A Comparative Study of the Barn Owl (Tyto Alba) Pellet Taphonomic Signature Across Regions: Implications for Paleoenvironmental Reconstructions in Archaeological Sites.
Author(s): Heather McGuire
Barn owls (Tyto alba) are the most common accumulators of micromammal assemblages in archaeological sites. These assemblages have been shown to be a good proxy for local environments and thus, for paleoecological reconstructions. Previous research assumed all comparative samples of micromammal assemblages from barn owls pellets have a taphonomically similar signature. Surprisingly, this has never been tested; thus, reducing the overall robusticity of current paleoenvironmental reconstructions.
This study proposes to systematically test these assumptions by comparing the taphonomic signatures of micromammal assemblages accumulated by Barn Owls from northern Israel, South Africa, southwestern United States, and augmented with data from the literature. All bones were observed through an S8 APO Stereomicroscope and, a sample through a backscatter electron microscope (BSE). Variables included digestion and post regurgitation processes of weathering, fragmentation and abrasion.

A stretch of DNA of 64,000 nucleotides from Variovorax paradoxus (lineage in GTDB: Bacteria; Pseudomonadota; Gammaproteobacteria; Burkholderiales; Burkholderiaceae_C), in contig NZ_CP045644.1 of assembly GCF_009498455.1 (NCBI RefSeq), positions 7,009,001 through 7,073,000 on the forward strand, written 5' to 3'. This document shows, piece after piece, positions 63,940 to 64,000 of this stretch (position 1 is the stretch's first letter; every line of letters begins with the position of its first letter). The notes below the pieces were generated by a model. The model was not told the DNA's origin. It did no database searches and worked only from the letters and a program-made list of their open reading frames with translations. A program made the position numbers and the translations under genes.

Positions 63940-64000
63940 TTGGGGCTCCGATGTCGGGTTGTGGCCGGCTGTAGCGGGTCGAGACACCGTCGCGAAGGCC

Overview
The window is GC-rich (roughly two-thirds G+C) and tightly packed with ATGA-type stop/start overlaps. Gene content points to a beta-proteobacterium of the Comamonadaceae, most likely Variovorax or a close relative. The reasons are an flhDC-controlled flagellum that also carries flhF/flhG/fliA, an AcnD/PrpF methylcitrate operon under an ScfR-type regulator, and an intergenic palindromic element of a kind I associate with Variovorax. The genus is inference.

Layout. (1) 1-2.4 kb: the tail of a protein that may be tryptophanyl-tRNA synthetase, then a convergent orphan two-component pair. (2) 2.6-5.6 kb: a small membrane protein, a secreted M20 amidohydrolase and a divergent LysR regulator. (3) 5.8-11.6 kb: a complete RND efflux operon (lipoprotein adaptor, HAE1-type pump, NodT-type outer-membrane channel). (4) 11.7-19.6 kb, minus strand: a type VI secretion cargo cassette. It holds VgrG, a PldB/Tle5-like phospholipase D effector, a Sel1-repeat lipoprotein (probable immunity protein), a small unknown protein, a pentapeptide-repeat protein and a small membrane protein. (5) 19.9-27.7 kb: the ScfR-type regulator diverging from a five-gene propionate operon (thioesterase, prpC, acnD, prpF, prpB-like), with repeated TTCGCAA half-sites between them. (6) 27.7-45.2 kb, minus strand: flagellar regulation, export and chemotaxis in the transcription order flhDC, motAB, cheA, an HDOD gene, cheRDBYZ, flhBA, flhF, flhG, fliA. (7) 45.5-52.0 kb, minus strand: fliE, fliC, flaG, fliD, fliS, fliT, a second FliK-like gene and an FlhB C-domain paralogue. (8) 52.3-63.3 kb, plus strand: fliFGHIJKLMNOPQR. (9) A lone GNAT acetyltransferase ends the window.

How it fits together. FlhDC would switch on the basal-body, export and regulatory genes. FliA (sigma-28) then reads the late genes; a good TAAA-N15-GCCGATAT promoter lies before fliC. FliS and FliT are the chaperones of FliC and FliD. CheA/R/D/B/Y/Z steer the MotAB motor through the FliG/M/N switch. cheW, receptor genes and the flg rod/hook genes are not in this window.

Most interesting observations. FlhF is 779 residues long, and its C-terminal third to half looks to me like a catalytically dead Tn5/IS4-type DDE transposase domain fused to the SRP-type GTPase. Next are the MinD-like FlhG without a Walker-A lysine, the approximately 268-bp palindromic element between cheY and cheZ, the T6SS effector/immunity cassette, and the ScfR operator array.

Preliminary results suggest that differences between barn owl assemblages from different regions are minimal. These results indicate that the taphonomic pattern of micromammal assemblages from barn owls pellets can be used as a modern comparison in archaeological studies regardless of their geographic origin and provide useful methodological information for conducting paleoecological studies in archaeological sites.
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A Comparative Study of the Barn Owl (Tyto Alba) Pellet Taphonomic Signature Across Regions: Implications for Paleoenvironmental Reconstructions in Archaeological Sites.. Heather McGuire. Presented at The 80th Annual Meeting of the Society for American Archaeology, San Francisco, California. 2015 ( tDAR id: 397711)